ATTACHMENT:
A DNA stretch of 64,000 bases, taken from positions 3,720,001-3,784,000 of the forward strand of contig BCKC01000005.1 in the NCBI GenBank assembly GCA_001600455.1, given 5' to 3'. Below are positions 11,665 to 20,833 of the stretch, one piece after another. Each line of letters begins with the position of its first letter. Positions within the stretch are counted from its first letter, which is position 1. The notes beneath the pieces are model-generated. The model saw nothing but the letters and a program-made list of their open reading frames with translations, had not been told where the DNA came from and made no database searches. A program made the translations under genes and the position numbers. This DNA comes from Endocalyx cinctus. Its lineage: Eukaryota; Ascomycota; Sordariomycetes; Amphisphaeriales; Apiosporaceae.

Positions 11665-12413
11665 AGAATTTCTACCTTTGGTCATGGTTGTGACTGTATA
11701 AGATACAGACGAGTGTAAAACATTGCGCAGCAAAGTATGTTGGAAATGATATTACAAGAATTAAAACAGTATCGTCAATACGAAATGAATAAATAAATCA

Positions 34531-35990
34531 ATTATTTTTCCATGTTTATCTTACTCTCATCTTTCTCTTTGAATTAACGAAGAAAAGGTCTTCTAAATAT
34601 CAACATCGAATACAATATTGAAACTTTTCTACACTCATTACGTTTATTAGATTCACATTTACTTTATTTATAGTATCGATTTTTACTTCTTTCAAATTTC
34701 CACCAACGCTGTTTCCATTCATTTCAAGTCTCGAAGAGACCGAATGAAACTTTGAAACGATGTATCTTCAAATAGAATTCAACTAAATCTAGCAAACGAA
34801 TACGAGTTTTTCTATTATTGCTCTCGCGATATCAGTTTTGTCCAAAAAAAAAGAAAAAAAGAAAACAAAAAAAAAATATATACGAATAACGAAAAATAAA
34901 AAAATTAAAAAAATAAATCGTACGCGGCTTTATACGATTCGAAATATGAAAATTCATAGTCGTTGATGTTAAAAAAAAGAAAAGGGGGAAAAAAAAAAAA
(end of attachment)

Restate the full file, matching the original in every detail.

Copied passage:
A DNA stretch of 64,000 bases, taken from positions 3,720,001-3,784,000 of the forward strand of contig BCKC01000005.1 in the NCBI GenBank assembly GCA_001600455.1, given 5' to 3'. Below are positions 11,665 to 20,833 of the stretch, one piece after another. Each line of letters begins with the position of its first letter. Positions within the stretch are counted from its first letter, which is position 1. The notes beneath the pieces are model-generated. The model saw nothing but the letters and a program-made list of their open reading frames with translations, had not been told where the DNA came from and made no database searches. A program made the translations under genes and the position numbers. This DNA comes from Endocalyx cinctus. Its lineage: Eukaryota; Ascomycota; Sordariomycetes; Amphisphaeriales; Apiosporaceae.

Positions 11665-12413
11665 AGAATTTCTACCTTTGGTCATGGTTGTGACTGTATA
11701 AGATACAGACGAGTGTAAAACATTGCGCAGCAAAGTATGTTGGAAATGATATTACAAGAATTAAAACAGTATCGTCAATACGAAATGAATAAATAAATCA

Positions 34531-35990
34531 ATTATTTTTCCATGTTTATCTTACTCTCATCTTTCTCTTTGAATTAACGAAGAAAAGGTCTTCTAAATAT
34601 CAACATCGAATACAATATTGAAACTTTTCTACACTCATTACGTTTATTAGATTCACATTTACTTTATTTATAGTATCGATTTTTACTTCTTTCAAATTTC
34701 CACCAACGCTGTTTCCATTCATTTCAAGTCTCGAAGAGACCGAATGAAACTTTGAAACGATGTATCTTCAAATAGAATTCAACTAAATCTAGCAAACGAA
34801 TACGAGTTTTTCTATTATTGCTCTCGCGATATCAGTTTTGTCCAAAAAAAAAGAAAAAAAGAAAACAAAAAAAAAATATATACGAATAACGAAAAATAAA
34901 AAAATTAAAAAAATAAATCGTACGCGGCTTTATACGATTCGAAATATGAAAATTCATAGTCGTTGATGTTAAAAAAAAGAAAAGGGGGAAAAAAAAAAAA